Egyptians also bristle at the suggestion of dependency on the Gulf.  They are quick to point out that the Saudis, Emiratis, and Kuwaitis need Egypt for their security. In an interview with Lebanon’s As-Safir newspaper, Sabahy declared: “We appreciate this [financial] assistance, but I don’t call them gifts. What pushed the Gulf to Egypt is an expression of these countries’ interests, because Egypt … by confronting the Muslim Brotherhood has reduced the danger not only to the Egyptian state but also to Arab regimes, including those in the Gulf.” These are the same sentiments that one hears from government representatives and others within the ambit of Egypt’s elite, but apparently it is not just what Egypt is doing at home that is important.   Word in Cairo is that there have been some preliminary discussions among Egyptian and Gulf leaders about how to bring Egypt into Gulf security arrangements. There is precedent for this type of thing, sort of.  In 2011 after Zine al Abdine Ben Ali and Hosni Mubarak were pushed from power, the Gulf states invited Jordan and Morocco to become part of the Gulf Cooperation Council sometime in the future and previously, the Gulfies sought to purchase Egyptian and Syrian military support and cooperation through the Damascus Declaration (March 1991).  The Gulf states backed away from the agreement, preferring instead to entrust their security exclusively to the United States.  It is unclear whether the Egyptians and the Gulf states are actually interested in some type of Damascus Declaration redux, but either way Egypt’s dependence on the Gulf carries considerable risk for Cairo’s foreign and security policy.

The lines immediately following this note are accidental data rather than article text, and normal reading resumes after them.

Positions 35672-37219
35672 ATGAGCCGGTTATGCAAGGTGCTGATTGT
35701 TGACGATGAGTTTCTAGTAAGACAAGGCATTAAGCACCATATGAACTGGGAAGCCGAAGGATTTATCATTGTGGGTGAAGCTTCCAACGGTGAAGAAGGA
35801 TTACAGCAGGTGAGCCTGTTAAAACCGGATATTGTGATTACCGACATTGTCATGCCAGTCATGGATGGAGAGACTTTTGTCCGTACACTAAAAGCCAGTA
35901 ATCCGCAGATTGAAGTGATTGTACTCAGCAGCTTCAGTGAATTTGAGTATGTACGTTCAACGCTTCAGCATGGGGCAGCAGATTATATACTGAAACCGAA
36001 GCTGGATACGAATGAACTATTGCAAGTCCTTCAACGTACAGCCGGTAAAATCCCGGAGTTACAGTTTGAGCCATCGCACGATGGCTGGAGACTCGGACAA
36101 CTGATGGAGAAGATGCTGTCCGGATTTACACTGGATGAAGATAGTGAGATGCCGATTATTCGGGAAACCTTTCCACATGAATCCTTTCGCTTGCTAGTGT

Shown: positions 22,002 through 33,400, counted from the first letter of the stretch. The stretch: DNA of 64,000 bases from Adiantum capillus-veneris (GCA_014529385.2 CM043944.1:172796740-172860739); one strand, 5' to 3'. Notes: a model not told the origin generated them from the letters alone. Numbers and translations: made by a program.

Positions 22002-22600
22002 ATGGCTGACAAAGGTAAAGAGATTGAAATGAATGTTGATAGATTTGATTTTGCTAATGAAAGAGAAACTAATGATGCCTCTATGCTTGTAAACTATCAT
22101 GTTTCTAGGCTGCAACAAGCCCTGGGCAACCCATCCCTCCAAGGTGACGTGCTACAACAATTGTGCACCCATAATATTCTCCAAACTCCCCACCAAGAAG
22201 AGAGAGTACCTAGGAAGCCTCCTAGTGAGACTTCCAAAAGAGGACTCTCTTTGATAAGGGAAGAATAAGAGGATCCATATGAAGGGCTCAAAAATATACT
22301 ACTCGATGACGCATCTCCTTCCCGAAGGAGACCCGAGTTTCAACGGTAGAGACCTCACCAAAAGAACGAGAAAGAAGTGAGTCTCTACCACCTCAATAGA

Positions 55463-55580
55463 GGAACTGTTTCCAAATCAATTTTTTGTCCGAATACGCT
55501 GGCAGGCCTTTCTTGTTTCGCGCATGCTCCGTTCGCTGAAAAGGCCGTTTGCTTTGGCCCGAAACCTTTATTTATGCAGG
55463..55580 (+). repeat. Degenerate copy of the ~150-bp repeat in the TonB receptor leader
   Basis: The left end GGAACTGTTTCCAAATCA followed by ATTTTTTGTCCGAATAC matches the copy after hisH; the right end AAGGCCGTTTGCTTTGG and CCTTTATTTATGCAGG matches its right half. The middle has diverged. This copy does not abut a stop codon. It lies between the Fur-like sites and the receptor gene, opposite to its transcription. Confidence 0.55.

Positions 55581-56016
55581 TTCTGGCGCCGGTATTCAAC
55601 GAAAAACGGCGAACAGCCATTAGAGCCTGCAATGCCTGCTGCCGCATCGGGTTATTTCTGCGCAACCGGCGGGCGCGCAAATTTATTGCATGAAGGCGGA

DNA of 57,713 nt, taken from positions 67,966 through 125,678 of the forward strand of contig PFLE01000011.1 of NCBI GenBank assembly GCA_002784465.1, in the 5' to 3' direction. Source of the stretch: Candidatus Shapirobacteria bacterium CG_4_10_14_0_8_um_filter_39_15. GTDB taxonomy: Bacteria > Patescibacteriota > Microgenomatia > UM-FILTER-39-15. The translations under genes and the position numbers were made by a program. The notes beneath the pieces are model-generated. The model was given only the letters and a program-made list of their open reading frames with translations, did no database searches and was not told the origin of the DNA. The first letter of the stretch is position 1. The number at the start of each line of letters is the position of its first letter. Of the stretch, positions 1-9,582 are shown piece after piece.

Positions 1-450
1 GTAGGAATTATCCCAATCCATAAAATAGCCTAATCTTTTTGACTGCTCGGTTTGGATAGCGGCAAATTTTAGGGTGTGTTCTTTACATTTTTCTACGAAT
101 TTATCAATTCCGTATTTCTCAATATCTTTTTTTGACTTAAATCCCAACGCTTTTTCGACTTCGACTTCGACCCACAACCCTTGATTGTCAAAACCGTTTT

There may be no explicit conditions on the financing from Saudi Arabia, the Emirates, and Kuwait, but there is surely an expectation that Egypt’s positions on important regional issues align closely with those of the Gulf.  On the issues of primary importance to the Gulf states, there nevertheless seems to be an implicit understanding that inflows of assistance are dependent on a crackdown on the Brotherhood and help countering the Iranian threat.  This is the natural inclination of those currently in power in Cairo, which diminishes the potential for political pressures and strains from even unarticulated conditionality, but it is clear that the Gulf states expect something in return for their generosity.  The existence of informal conditions poses an additional risk to Egypt.  With the exception of a statement Hosni Mubarak made in 2006 about Arab Shi’a being more loyal to Iran than to their own countries during an interview on al Arabiya, Egypt has never approached regional problems and conflicts in the explicitly sectarian way that informs Saudi foreign and national security policy, in particular.  Financing from and tight strategic coordination with the Gulf may drag the Egyptians into Saudi Arabia’s seemingly pathological and one-dimensional Sunni-versus-Shi’a view of the world.

This cannot be good for Egypt. The Egyptians surely confront daunting and even scary economic problems, which have driven them into the arms of Gulf states for assistance.   The United States cannot help—it has few resources and extending additional aid to Egypt is political freight that Washington cannot bear. The Egyptians nevertheless need to be cautious.  Signing up for the Saudi/Emirati/Kuwaiti team only compromises Cairo’s desire to pursue an independent foreign policy that one day will restore what many in Egypt believe to be its natural place leading the region.